Why 100 days is a benchmark for presidential performance

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JEFF GREENFIELD: On October 22nd last year, Donald Trump went to Gettysburg, Pennsylvania, to define his Presidential priorities. The key was not just what he said he’d do, but when.

DONALD TRUMP, GETTYSBURG, PA, OCTOBER 22, 2016: What follows is my 100 day action plan to make America great again.

JEFF GREENFIELD: Why 100 days? Because Trump, like every newly elected President for eight decades, has come to power in the shadow of this President’s first 100 days.

FRANKLIN D. ROOSEVELT, INAUGURATION DAY, MARCH 4, 1933: The only thing we have to fear is fear itself.

JEFF GREENFIELD: Franklin Delano Roosevelt took office in March of 1933 with the nation in the grips of The Great Depression.

ADAM COHEN, AUTHOR OF ‘ NOTHING TO FEAR’: People could literally not pay their bills when they were checking out of their hotels, who came down for the inauguration.
The banking system had collapsed. Unemployment was at 25 percent. The stock market had plunged. So everyone agreed that there had to be bold action.

JEFF GREENFIELD: And that’s what FDR delivered. Within a week, he declared a “bank holiday,” which closed all banks for four days, and ordered others reforms that bolstered the financial system. He flooded Congress — then dominated by Democrats and liberal Republicans— with bills saving farmers from insolvency and putting thousands of jobless to work building infrastructure and parks.

NEWSREEL: Hundreds of dams will make lakes in regions where large bodies of water are unknown…”

JEFF GREENFIELD: By early summer, Congress had passed 15 major bills, and “the 100 days” became shorthand for decisive presidential action.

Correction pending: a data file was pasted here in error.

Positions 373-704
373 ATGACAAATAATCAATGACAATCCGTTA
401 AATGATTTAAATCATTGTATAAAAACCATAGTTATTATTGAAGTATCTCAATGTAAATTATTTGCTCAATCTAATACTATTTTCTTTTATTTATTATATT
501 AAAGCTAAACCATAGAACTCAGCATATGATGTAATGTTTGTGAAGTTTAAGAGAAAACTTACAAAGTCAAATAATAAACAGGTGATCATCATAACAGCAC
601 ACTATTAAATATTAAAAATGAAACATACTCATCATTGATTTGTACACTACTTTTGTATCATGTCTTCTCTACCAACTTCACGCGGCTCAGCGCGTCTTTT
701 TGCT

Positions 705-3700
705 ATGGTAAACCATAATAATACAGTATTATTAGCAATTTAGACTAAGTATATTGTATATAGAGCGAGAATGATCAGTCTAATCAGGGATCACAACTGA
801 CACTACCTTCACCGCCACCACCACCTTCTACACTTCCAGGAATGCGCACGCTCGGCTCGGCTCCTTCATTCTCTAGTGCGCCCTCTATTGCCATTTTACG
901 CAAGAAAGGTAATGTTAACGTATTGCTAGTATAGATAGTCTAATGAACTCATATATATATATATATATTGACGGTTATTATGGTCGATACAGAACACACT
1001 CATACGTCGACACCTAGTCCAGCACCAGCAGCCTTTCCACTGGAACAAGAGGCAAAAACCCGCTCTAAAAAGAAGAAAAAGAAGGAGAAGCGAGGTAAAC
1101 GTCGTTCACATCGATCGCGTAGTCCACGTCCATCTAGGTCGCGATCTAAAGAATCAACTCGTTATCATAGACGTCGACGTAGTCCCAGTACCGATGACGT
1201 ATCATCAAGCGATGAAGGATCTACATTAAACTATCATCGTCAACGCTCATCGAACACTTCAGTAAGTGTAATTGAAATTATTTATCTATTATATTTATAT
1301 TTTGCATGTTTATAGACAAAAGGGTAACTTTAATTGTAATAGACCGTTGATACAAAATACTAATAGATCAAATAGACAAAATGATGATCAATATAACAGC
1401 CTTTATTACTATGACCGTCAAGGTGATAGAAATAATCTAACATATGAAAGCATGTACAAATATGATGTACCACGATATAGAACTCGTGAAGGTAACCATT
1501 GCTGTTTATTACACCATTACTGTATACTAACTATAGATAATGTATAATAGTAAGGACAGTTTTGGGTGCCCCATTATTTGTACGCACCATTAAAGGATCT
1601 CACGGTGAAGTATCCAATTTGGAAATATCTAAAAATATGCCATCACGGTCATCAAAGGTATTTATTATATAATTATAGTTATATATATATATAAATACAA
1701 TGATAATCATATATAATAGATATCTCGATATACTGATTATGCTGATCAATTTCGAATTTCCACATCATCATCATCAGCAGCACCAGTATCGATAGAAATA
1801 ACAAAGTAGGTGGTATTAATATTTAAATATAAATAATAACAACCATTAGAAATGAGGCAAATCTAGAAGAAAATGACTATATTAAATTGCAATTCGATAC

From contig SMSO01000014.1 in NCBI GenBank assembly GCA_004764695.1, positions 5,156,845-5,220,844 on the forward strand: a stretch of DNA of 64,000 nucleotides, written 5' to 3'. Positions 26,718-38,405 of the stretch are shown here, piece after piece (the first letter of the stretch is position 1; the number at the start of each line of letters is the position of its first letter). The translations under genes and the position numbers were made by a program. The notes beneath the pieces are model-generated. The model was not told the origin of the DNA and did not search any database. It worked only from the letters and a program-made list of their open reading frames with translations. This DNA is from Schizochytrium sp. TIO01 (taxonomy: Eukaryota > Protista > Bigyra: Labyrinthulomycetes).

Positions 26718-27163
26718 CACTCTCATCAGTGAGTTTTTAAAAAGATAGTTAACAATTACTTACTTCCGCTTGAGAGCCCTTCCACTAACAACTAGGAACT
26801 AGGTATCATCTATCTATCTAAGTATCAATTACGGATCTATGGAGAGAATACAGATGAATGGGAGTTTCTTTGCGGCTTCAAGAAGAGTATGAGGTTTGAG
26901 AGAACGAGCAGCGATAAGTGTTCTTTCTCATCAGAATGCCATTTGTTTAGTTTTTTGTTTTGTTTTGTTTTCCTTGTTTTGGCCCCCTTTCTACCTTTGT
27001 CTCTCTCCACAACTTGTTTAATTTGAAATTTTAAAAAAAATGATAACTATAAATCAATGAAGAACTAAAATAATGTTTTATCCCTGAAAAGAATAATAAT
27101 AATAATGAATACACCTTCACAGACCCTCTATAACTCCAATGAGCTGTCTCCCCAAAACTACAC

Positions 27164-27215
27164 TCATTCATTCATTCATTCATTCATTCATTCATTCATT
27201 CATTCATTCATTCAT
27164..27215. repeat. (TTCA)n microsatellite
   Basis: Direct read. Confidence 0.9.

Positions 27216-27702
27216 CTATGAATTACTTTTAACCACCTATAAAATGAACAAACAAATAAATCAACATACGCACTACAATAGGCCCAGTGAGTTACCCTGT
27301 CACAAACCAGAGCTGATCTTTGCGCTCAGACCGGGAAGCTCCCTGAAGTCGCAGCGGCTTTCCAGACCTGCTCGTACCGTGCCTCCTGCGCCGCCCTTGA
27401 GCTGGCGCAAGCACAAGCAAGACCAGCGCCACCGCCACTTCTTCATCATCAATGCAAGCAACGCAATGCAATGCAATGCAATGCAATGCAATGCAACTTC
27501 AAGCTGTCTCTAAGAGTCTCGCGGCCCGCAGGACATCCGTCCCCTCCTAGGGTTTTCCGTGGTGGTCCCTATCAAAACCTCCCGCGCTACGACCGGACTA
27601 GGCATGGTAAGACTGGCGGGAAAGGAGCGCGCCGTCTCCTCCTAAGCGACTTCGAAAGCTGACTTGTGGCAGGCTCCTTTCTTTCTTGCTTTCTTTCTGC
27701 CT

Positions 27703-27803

ADAM COHEN: It was really was as much for Congress the clock was ticking as it was Roosevelt. When people look back they saw that he had done a lot in 100 days, but it was never the plan. The plan was just to do a lot.

JEFF GREENFIELD: And that has posed a challenge for every President since, including the incoming one: how much can you do in 100 days?

ROBERT DALLEK, PRESIDENTIAL HISTORIAN: Since this new president, Trump, has promised to ‘Make America Great Again,’ there’s particular pressure on him to deliver something in the first 100 days to demonstrate he’s moving the country forward.

JOHN F. KENNEDY, INAUGURATION DAY, JANUARY 20, 1961: The torch has passed to a new generation of Americans.

JEFF GREENFIELD: This pressure is often unwelcome; John F. Kennedy was so exasperated by it that he made sure to disavow it in his speech.

JOHN F. KENNEDY: All this will not be accomplished in the first hundred days, nor will it be finished in the first thousand…

JEFF GREENFIELD: Moreover, Presidents rarely have the massive Congressional majorities FDR had.

Ronald Reagan got his tax cuts through a Democratic-controlled House of Representatives, in part because of the goodwill after he was nearly assassinated. Bill Clinton got his first budget through Congress with one vote to spare in the House and one in the Senate – the tiebreaker cast by his vice president. Barack Obama’s stimulus package escaped a Senate filibuster by just three votes.

More importantly, apart from Roosevelt, does a President’s first 100 days give us a very good measure of a chief executive?

ROBERT DALLEK: Historians look back not only on the first 100 days but on the whole presidential term and if they end up being there for 8 years, it dwarfs those first 100 days.

JEFF GREENFIELD: As for Mister Trump, he’ll have Republican majorities in the House and Senate, and he can use his executive powers to change some policies within days. But he also lost the national popular vote and is entering the White House with the lowest approval ratings of any incoming president in modern history. These will be significant challenges for a President who promises bold, swift action.

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